Autosomal DNA—the DNA contained in the 22 pairs of human chromosomes that are not gender-determinative—can test across genders without regard to the direct paternal line of YDNA or the direct maternal line of mtDNA.15 But unlike YDNA and mtDNA, autosomal DNA changes dramatically from generation to generation through a process called recombination.16 As a result, while there are exceptions, in general it cannot help answer a question of relationship reliably back beyond my third or fourth great grandparents. Martin would be, at a minimum, my seventh or eighth great grandfather.
It might be possible in my case to find surrogate candidates for a YDNA test. That would require a documented male descendant with the surname Baker in my line and a documented male descendant with the surname Baker in the Martin Baker line. And I would need, from both of them, their cooperation with and consent to the testing—something that cannot be guaranteed and often isn’t achieved.
Finally, if both surrogate candidates are ready, willing, and able, and they match each other, the DNA results alone will not tell me whether I am descended from Martin. The results could only tell me if my Bakers and the Martin Baker descendants share a common male ancestor.17 It might be Martin; it could as easily be his brother, or uncle, or male cousin. Distinguishing among possible candidates would require a level of testing that, for anyone without the resources of Croesus, is not reasonably possible. And without the paper trail, even that level of DNA evidence by itself is inconclusive.
If one or both of my candidates refuses to test, I am in the same position as when I must construct a proof argument without the benefits of all the records I might like to have. Just as I might look to deeds when probate records do not exist, or to census records when vital records do not exist, I must find alternatives when this tool from the methodology toolbox is unavailable.
In the end, DNA evidence is exactly the same as any other form of evidence used by genealogists as part of a proof argument.18 It is not a replacement for traditional paper-trail genealogy but can be combined with it to build a solid proof argument. It is one tool to consider in each case where it is appropriate, may be helpful, and is reasonably available. Where DNA testing is not appropriate or not helpful or not reasonably available, it is no different from any other evidence that—in the context of a particular case—is outside the scope of a reasonably exhaustive search.
1 All websites were accessed 3 December 2013. Helen F. M. Leary, “Evidence Revisited —DNA, POE, and GPS,” OnBoard 4 (January 1998): 1–2.
2 Debbie Parker Wayne, “Autosomal DNA and Genealogical Research,” OnBoard 19 (September 2013): 17.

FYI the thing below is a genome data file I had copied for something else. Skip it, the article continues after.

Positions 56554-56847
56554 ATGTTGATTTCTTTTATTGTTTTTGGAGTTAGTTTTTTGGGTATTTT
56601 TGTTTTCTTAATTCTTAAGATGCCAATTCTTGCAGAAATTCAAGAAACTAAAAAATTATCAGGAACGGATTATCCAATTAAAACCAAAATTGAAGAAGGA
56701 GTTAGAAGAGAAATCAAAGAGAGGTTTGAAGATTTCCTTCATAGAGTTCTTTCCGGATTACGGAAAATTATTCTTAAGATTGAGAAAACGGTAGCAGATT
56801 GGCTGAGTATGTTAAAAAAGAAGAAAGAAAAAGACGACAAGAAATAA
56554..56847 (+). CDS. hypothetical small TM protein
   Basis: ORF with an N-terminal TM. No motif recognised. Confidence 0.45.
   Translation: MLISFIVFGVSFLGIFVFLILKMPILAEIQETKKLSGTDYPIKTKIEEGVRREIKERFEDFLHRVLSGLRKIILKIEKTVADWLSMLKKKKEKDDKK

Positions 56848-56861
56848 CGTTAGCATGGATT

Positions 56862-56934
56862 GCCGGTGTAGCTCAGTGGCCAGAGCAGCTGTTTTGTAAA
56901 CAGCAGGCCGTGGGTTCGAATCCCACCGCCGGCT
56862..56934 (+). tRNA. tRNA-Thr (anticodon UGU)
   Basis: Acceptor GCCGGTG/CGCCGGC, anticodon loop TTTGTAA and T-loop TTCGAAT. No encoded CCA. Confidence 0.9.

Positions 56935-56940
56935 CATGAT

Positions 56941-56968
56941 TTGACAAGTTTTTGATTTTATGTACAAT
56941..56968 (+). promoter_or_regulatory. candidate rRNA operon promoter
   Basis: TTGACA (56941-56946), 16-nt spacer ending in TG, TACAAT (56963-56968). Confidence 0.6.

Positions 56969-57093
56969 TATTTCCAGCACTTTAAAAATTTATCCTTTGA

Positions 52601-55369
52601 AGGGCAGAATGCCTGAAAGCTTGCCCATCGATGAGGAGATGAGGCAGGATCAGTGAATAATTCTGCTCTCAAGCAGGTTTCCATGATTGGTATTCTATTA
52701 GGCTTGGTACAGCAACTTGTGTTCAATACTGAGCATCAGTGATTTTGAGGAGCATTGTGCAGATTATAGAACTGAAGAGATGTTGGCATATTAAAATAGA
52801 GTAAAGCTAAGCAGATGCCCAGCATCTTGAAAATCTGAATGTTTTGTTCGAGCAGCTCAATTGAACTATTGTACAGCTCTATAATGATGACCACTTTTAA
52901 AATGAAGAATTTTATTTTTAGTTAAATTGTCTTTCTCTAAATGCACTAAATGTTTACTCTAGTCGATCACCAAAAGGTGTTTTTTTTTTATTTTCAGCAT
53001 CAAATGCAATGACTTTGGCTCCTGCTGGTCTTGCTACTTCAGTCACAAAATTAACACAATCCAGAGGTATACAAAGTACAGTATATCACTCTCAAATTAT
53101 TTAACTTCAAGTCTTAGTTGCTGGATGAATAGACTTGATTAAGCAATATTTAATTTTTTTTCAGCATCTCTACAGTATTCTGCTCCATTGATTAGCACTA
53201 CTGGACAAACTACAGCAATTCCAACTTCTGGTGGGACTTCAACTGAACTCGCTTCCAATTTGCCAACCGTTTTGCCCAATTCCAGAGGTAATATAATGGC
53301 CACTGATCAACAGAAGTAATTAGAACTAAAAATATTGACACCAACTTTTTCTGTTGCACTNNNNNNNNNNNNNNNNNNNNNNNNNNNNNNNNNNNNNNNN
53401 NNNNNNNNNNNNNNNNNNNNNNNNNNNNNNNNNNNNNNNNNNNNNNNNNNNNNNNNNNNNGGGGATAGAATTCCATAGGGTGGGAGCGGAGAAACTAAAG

3 Lynn Young, “DNA Evidence for DAR Applications and Supplementals,” blog posted 5 October 2013, Today’s DAR(http://youngblog.dar.org/).
4 “The Genealogical Proof Standard,” Board for Certification of Genealogists (https://www.bcgcertification.org/resources/standard.html).
5 Board for Certification of Genealogists, Genealogy Standards (Nashville: Ancestry, 2014), Standard 17, at 14.
6 Board for Certification of Genealogists, “Rubrics for Evaluating New Applications for BCG Certification,” rev. 15 March 2012 (https://www.bcgcertification.org/certification/BCGNewAppRubricsMar2012.pdf).
7 Thomas W. Jones, “When Enough is Enough: How Much Searching is ‘Reasonably Exhaustive’?,” Association of Professional Genealogists Quarterly 25 (March 2010): 25–33, especially 26.
8 Board for Certification of Genealogists, Genealogy Standards, Standard 12, at 12.
9 Ibid., Standard 14, at 13.
10 Ibid., Standard 57, at 34–35.
11 See International Society of Genetic Genealogy, “Y chromosome DNA test,” rev. 30 October 2013, ISOGG Wiki(http://www.isogg.org/wiki/Y_chromosome_DNA_test).
12 CeCe Moore, “DNA Testing for Genealogy – Getting Started, Part One,” posted 18 July 2012, Geni Blog(http://www.geni.com/blog/dna-testingfor-genealogy-getting-started-part-one-375984.html).
13 See AnneH, “Whose Y to Use? Paternal Ancestry for Ladies,” posted 7 May 2008, The 23andMe Blog(http://blog.23andme.com/23andme-and-you/whose-y-to-use-paternal-ancestry-for-ladies/).
14 See International Society of Genetic Genealogy, “Mitochondrial DNA tests,” rev. 8 November 2013, ISOGG Wiki(http://www.isogg.org/wiki/Mitochondrial_DNA_tests).
15 See ibid., “Autosomal DNA,” rev. 27 November 2013, ISOGG Wiki (http://www.isogg.org/wiki/Autosomal_DNA). See also “Autosomal DNA,” Sorenson Molecular Genealogy Foundation (http://www.smgf.org/education/animations/autosomal.jspx).
16 See generally Steve Handy, “Autosomal DNA Testing: Recombination,” blog posted 3 November 2012, DNA Genealogical Experiences and Tutorials (http://dnamatches.blogspot.co.uk/2012/11/autosomal-dna-testing-recombination.html).
17 Blaine Bettinger and Matt Dexter, “I Have the Results of my Genetic Genealogy Test, Now What?,” 2008 (updated), PDF, at 4 (https://my.familytreedna.com/pdf-docs/Interpreting-Genetic-Genealogy-Results_web_optimized.pdf).
18 See generally Thomas W. Jones, Mastering Genealogical Proof (Arlington, Va.: National Genealogical Society, 2013), 4–5.
Judy G. Russell, JD, CG, CGL
This article was originally published in OnBoard, BCG’s educational newsletter and is protected by copyright. Individuals may download and print copies for their personal study. Educators are granted permission to provide copies to their students as long as BCG, OnBoard, and the appropriate author are credited as the source of the material. Republication elsewhere is not permitted.
Revised 30 April 2015
Editor’s note: This article appeared in OnBoard 20 (January 2014) and referenced a pre-publication, working title for Genealogy Standards. This revision corrects those references.